In an opinion piece published by The New Arab on July 26, 2016, Palestinian-American professor, Steven Salaita, argued that in the presidential race between Democratic nominee Hillary Clinton and Republican nominee Donald Trump, we can only consider the former a “lesser evil” if we believe Palestinians are “lesser human beings.” As Salaita claimed, this is because “Clinton supports the ethnic cleansing of the Palestinian people.” In other words, those who recklessly endorse the logic of “lesser evilism” often neglect its victims—in this case, the Palestinians.
Almost immediately after Salaita’s article was published, I noticed many leftists sharing it widely on social media, and praising him for highlighting the hypocrisy of those who accept the platitude of “lesser evilism” as applied to Clinton. Astonishingly, they were, in many cases, the very same individuals who have applied that botched logic to Syrian President Bashar Al-Assad, claiming he is a necessary evil in the fight against ISIS and other “Islamic extremists.”
In my last two Muftah articles (at least), I have addressed the question of “lesser evilism” and the manner in which it devalues Syrian lives. Two weeks ago, I argued, much like Salaita, that leftists have come to see Assad as a “lesser evil” because they view the Syrian war through Western eyes, fixating on ISIS and Islamist rebel groups because of their perceived threat to the West. As a result, they have ignored the fact that Assad is responsible for more deaths than any other political group in the country, and, thereby, have diminished the value of Syrian lives.
Last week, I discussed the beheading of twelve year old Abdullah Issa at the hands of Nour Al-Din Al-Zinki rebels. In that article, I highlighted how many of those loudly sobbing over his death had said little-to-nothing about the tens of thousands of children murdered by the Assad regime. As I noted, their “[s]eeming concern for Issa’s death” is simply “an attempt to delegitimize the entire opposition” and justify their support for Assad as a “lesser evil.” Indeed, Issa’s death received disproportionate attention “because the abstract image of a child dying at the hands of ‘crazed Islamists’ fulfills the dogmatic….belief that all rebel factions are different parts of the same evil.”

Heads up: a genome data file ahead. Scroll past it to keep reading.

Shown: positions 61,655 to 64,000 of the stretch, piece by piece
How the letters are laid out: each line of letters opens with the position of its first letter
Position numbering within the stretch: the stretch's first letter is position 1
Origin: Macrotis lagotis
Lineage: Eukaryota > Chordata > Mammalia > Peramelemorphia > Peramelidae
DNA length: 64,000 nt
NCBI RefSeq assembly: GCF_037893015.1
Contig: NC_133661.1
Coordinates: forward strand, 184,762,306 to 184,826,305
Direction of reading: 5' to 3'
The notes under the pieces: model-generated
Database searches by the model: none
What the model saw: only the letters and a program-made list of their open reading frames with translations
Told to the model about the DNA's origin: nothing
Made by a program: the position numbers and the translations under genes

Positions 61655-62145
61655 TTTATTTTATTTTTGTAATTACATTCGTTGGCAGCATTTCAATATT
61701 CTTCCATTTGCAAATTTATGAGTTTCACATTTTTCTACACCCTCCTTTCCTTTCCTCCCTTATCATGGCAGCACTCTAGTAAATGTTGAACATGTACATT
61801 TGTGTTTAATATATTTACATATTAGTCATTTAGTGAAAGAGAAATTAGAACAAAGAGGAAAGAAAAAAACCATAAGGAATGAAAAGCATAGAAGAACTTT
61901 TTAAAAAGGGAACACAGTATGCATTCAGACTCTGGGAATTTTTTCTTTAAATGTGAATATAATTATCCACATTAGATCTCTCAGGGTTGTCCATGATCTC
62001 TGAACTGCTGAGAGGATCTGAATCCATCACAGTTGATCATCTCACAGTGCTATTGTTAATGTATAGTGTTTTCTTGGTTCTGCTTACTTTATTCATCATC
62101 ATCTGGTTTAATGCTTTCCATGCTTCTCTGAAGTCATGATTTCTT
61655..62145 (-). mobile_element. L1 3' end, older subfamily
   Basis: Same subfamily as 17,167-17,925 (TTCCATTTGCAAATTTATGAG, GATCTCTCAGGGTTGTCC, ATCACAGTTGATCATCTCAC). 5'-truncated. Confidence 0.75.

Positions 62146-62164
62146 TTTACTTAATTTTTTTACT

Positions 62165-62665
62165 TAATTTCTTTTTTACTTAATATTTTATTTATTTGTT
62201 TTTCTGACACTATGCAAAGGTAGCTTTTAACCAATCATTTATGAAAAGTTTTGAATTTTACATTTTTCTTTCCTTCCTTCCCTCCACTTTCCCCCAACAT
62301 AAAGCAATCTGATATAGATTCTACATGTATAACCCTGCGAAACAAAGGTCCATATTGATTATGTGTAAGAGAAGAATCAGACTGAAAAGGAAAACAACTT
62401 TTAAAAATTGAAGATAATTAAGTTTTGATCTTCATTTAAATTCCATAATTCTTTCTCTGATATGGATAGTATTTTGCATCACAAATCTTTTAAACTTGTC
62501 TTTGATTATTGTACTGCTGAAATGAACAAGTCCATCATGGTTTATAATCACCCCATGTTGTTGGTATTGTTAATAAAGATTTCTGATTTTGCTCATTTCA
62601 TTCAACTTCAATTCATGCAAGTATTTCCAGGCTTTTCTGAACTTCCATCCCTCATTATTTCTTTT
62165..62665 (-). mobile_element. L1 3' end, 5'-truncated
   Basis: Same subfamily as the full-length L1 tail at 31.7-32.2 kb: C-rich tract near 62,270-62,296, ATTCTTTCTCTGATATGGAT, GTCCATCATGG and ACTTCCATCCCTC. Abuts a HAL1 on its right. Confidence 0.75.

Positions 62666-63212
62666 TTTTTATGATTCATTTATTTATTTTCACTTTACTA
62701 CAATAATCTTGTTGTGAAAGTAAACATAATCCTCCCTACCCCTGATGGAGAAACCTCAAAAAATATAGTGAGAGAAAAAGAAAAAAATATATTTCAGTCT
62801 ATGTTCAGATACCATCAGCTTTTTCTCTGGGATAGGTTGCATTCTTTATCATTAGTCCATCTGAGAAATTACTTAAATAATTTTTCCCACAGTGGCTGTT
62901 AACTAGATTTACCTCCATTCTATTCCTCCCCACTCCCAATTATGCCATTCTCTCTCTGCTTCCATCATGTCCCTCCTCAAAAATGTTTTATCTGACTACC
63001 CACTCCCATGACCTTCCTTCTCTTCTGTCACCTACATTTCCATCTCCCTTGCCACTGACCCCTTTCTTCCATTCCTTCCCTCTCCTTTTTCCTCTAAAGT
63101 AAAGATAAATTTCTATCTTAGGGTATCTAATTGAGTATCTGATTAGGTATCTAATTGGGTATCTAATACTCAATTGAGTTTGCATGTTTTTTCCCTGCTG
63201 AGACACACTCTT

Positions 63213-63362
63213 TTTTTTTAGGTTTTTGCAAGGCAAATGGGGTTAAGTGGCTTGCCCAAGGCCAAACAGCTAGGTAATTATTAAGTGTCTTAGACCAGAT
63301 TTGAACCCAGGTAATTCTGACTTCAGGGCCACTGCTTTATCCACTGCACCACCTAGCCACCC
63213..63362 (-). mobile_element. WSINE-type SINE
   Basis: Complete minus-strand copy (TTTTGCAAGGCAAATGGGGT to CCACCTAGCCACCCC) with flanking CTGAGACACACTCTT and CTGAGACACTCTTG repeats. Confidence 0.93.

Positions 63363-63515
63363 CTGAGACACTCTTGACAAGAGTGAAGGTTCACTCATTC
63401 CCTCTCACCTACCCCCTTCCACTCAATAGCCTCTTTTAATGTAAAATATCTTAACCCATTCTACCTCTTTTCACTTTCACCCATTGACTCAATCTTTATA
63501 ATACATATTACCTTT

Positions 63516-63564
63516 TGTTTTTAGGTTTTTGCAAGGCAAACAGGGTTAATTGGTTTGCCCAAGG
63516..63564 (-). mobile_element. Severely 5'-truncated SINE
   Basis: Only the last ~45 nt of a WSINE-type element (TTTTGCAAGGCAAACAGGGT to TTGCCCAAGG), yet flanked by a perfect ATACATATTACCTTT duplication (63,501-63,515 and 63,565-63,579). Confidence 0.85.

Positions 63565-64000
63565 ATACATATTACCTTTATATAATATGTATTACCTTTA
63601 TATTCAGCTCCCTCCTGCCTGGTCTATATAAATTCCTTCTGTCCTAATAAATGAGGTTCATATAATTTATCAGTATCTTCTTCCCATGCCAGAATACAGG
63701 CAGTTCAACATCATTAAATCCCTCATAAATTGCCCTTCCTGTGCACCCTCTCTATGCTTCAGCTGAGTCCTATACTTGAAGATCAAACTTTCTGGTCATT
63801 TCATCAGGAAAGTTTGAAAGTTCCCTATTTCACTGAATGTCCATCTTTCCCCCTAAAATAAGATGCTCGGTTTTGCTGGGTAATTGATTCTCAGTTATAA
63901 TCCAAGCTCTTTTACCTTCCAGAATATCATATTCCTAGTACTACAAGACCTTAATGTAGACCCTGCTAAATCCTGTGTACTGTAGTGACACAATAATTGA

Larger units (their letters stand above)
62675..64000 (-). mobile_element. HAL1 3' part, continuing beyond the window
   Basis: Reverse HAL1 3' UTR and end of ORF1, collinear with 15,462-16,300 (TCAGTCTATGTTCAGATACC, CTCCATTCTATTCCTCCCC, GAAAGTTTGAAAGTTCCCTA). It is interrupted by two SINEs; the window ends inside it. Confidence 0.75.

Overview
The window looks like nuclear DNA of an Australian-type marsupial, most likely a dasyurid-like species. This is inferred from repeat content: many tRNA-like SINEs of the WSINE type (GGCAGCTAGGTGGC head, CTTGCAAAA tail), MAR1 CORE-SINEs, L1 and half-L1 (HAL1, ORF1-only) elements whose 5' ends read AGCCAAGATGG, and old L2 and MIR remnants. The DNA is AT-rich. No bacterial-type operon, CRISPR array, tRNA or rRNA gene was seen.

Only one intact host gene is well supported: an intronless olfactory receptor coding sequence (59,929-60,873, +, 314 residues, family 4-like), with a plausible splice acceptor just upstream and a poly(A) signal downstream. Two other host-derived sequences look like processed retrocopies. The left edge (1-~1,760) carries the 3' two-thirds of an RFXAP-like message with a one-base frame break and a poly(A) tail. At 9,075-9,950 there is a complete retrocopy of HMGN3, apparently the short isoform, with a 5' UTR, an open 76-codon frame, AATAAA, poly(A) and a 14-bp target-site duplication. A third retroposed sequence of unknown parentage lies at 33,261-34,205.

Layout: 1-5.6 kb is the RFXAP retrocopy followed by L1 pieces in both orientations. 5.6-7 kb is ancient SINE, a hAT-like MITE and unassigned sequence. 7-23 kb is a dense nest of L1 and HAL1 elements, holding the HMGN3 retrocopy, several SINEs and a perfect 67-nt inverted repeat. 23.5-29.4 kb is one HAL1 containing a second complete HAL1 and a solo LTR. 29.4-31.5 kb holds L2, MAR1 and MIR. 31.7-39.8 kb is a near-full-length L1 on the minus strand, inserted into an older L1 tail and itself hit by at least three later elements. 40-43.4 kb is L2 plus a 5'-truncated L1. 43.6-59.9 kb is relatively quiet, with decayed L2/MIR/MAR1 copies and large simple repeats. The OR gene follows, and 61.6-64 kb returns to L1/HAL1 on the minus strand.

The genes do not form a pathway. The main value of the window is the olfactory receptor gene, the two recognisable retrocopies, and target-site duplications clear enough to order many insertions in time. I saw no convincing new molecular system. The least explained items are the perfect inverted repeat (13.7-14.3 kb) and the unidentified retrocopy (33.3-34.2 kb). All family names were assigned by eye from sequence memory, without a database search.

This Islamophobic outlook treats Issa’s death as a signpost for the genocide-like tendencies supposedly possessed by the entire opposition, and says almost nothing about the actual genocide-like crimes committed by the regime and its allies, which are so incredibly monstrous they make Issa’s unholy fate seem comparably benign.
To appreciate the extent of this hypocrisy, consider the fact that less than two weeks after Issa’s death, on July 29, 2016, Russian and Syrian jets attacked residential parts of Atarib—a town west of Aleppo—with cluster bombs, killing twenty civilians. Reporting for Orient News, Khaled Abo Al-Majed said that the jets targeted a vacant lot where children were playing, killing at least nine. Charles Lister, a senior fellow at the Middle East Institute who focuses on the Syrian conflict, claimed on Twitter that seventy five percent of the casualties (fifteen of the twenty deaths) were children under the age of twelve.
Many of those indignant about Issa’s death said nothing about this incident. It speaks volumes that they conveniently chose to ignore the blistering realities of a war in which countless children continue to lose their lives. In order to preserve the fantasy of Assad as the “lesser evil,” they persistently treat his victims—whether in Atarib or elsewhere—as a nameless, faceless mass, much in the same way that many Clinton supporters dehumanize Palestinians.
Through these glaring inconsistencies, leftists continue to prove how intellectually fickle, dogmatic, and morally inept they can be.